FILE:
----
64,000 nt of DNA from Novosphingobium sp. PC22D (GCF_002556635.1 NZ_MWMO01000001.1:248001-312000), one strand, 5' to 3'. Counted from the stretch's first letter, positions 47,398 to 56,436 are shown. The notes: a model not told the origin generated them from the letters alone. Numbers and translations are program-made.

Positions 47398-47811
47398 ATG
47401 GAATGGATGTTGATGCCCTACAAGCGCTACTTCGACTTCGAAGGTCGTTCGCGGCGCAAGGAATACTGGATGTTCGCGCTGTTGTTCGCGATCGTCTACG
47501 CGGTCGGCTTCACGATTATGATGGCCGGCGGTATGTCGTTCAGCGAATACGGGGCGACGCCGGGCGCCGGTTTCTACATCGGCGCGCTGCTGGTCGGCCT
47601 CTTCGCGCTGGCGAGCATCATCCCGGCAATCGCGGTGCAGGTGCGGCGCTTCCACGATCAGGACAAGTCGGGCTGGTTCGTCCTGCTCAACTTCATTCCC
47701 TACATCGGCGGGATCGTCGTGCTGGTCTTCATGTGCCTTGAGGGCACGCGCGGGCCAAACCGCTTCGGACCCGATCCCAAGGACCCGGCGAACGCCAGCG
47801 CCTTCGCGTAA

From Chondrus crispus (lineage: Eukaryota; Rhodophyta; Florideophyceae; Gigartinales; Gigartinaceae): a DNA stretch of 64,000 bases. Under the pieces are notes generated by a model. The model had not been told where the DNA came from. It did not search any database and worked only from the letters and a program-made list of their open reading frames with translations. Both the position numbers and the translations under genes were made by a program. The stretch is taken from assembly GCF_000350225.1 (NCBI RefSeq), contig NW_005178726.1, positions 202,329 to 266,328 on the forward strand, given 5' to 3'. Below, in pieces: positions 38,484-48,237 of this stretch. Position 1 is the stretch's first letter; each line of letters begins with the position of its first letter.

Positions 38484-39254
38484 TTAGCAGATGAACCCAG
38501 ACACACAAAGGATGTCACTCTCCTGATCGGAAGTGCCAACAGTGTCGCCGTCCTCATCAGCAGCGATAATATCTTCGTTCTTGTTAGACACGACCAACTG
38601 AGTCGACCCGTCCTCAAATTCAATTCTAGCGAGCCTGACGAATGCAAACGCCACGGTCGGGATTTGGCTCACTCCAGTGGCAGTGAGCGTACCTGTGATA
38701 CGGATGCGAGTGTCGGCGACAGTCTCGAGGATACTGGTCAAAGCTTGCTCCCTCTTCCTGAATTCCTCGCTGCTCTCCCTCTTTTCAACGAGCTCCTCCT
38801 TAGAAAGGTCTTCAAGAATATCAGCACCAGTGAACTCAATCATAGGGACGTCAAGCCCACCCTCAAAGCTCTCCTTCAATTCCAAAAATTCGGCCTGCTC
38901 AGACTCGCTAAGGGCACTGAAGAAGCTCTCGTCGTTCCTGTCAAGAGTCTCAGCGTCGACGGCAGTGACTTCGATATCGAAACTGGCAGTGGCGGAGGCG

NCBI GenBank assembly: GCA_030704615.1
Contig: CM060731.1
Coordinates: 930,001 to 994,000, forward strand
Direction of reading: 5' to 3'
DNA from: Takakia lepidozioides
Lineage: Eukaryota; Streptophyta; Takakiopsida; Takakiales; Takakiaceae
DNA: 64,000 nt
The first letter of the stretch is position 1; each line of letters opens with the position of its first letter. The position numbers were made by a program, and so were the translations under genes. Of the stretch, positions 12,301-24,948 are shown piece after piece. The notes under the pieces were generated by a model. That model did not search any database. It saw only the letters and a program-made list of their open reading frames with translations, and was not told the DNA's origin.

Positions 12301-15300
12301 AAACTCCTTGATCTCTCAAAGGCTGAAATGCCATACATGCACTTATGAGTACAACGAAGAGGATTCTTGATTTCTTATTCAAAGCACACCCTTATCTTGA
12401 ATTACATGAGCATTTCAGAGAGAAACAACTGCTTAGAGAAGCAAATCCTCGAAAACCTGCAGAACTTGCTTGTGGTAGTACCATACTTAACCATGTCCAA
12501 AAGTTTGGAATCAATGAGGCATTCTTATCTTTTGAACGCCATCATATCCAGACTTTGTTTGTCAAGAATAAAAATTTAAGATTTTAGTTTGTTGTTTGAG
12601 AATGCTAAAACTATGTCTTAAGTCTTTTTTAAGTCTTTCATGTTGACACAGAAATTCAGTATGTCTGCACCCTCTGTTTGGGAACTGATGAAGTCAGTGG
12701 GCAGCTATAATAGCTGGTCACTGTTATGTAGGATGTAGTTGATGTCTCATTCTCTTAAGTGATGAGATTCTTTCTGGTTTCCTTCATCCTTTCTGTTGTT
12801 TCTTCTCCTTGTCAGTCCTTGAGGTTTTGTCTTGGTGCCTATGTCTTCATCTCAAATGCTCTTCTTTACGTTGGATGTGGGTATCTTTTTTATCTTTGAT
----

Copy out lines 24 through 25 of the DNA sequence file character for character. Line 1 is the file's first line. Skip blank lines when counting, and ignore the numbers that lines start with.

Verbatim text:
The first letter of the stretch is position 1; each line of letters opens with the position of its first letter. The position numbers were made by a program, and so were the translations under genes. Of the stretch, positions 12,301-24,948 are shown piece after piece. The notes under the pieces were generated by a model. That model did not search any database. It saw only the letters and a program-made list of their open reading frames with translations, and was not told the DNA's origin.

Positions 12301-15300